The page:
access or permission errors even though the BSD permission bits indicate
     that a file system operation should succeed.  MacOS NFSv4 clients can
     optionally support ACLs if the acl or aclonly options are given at mount
     time. The reason that ACLs are not enabled by default is that there
     interpretation can be different from one server to another. Particularly
     in the way BSD mode bits are interpreted.  A simplified explanation for
     MacOS, is that it interprets ACLs by running over the list of ACEs
     (access control entries) in order and if all requests for access have
     been granted and no request for access has been denied then the access is
     granted. If no request has been denied but some request have not been
     granted then fall back to the BSD access permissions. A complete descrip-
     tion of ACLs can be found in "Appendix B, File System Details" in the
     File System Programming Guide.  Also see acl, noacl, and aclonly in
     mount_nfs(8) for more details.  Future version of MacOS may enable ACL
     support by default.

   NFSv4 Name mapping.
     Unlike NFSv3/NFSv2 identities for owners and groups are represented by
     strings instead of 32 bit numbers. Thus NFSv4 clients and servers have to
     convert these over the wire string identities to the local identities and
     local identities to strings. These strings are principally used in
     GETATTR, SETATTR, and ACEs for security identities.  Note that the RPC
     credential is used for permission and access checking for whether an
     operation will be allowed. Those credentials are found in the RPC header,
     such as a kerberos identity that is associated with the RPCSEC_GSS con-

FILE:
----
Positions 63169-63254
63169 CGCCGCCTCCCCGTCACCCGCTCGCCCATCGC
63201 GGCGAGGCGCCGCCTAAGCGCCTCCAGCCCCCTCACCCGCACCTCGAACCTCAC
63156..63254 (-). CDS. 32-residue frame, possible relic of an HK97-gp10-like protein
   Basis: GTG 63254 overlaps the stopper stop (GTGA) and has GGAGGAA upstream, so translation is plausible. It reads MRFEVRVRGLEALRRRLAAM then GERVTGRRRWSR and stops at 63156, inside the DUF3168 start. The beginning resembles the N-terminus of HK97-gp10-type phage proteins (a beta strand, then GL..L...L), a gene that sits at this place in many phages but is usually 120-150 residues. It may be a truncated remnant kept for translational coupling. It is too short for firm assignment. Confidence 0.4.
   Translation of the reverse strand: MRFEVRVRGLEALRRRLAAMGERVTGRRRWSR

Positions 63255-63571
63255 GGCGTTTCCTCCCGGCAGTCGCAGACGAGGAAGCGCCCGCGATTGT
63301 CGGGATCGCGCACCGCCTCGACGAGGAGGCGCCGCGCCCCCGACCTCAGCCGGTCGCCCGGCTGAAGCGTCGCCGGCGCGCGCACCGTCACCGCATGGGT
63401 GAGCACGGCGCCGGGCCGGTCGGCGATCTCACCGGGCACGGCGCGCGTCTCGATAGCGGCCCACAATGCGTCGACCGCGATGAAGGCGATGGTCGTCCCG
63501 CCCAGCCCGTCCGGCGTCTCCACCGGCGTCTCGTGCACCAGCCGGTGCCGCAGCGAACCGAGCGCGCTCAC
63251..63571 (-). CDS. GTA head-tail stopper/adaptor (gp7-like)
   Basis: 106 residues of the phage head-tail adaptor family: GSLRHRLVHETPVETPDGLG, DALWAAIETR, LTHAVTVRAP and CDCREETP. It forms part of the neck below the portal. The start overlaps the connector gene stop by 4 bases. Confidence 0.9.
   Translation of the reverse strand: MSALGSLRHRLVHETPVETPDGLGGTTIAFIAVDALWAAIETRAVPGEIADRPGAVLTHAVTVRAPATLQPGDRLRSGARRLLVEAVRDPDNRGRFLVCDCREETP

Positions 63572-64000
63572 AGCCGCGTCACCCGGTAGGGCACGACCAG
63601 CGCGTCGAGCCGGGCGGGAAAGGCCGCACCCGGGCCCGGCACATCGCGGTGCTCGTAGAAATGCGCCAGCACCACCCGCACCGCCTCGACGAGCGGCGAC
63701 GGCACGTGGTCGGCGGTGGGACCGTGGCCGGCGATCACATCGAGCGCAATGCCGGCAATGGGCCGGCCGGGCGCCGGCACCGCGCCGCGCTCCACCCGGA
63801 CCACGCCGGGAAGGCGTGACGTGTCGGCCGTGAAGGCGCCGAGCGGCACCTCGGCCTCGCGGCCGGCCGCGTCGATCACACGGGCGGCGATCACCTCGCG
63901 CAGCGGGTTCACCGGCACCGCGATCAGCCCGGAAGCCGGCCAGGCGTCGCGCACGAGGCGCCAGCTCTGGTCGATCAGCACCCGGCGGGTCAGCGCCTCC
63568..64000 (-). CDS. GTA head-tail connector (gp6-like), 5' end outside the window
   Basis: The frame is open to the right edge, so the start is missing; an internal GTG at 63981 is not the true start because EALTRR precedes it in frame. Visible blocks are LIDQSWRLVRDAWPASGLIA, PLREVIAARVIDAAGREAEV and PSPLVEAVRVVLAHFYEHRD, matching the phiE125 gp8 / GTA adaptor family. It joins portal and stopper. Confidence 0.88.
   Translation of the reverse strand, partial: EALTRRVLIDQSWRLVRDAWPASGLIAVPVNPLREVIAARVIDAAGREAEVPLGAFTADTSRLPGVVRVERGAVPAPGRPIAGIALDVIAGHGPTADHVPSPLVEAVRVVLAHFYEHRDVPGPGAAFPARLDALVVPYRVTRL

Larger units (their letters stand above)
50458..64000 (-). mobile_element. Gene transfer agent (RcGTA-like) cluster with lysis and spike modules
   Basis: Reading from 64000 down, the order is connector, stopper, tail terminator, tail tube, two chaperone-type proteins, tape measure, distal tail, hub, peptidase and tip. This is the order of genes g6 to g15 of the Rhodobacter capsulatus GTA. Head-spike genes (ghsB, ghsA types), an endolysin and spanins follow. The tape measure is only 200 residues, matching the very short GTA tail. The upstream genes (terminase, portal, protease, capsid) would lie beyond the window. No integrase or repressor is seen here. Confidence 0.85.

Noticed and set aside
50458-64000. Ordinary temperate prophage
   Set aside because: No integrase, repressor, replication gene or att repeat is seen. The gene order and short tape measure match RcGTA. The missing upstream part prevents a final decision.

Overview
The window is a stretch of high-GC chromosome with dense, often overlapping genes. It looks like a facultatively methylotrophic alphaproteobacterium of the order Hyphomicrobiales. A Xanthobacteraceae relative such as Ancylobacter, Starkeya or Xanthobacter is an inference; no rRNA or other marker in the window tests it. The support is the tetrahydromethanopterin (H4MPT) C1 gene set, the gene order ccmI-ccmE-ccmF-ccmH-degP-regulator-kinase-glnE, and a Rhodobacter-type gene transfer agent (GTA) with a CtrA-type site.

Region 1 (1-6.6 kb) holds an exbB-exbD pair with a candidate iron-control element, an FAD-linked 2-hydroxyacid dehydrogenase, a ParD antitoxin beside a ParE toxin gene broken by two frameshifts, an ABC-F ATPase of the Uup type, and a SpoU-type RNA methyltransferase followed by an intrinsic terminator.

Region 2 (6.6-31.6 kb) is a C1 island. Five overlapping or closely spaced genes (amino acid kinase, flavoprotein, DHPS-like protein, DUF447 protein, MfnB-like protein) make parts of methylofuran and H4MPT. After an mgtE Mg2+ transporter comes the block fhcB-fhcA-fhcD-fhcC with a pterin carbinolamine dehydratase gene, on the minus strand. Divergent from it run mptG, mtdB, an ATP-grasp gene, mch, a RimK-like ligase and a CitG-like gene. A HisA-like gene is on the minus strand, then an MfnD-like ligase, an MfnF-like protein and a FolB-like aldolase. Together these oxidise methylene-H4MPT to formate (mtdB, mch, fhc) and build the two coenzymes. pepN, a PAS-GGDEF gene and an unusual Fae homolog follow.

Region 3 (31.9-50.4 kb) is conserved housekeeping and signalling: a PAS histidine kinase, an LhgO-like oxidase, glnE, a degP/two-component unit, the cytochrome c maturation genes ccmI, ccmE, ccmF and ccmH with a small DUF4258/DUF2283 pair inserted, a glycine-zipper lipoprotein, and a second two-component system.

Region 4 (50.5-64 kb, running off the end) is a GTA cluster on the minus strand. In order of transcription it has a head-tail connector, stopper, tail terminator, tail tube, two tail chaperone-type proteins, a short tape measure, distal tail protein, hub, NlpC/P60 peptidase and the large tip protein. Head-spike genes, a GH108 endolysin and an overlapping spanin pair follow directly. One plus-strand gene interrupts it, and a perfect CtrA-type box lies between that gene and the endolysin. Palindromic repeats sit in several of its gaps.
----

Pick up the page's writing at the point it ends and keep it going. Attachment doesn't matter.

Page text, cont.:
text.  These strings are of the form "identity@NFSv4Domain", where the
     "NFSv4Domain" follows DNS domain naming conventions.

   MacOS NFSv4 name mapping rules.
     When processing identities by default we first check and see if the iden-
     ity string from the server is a string of digits if so we use that as the
     uid/gid to ask Open Directory to map that to a local idenitity. If that
     fails or the idenity string is not a string of digits we next check for
     well known names that NFSv4 supports. These names are of the form
     "identity@" with no domain part. If we match any of the following

           OWNER@            GROUP@            EVERYONE@
           INTERACTIVE@      NETWORK@          DIALUP@
           BATCH@            ANONYMOUS@        AUTHENTICATED@
           SERVICE@

     These identities are mapped to Open Directory internal identities. Along
     with any other identity that ends in an "@", which are mapped to nobody.
     These well known identities are used as generic security idenitifiers in
     ACEs.  These identities are mapped back to the above strings when going
     back over the wire to the server. If the identites do not match the
     strings ending in "@" then we attempt to map the identities as follows.
     MacOS clients support a zero configuration option by not specifying a
     default NFSv4 domain. String identies coming from the server are handed
     as is to Open Directory to translate the string identity to the local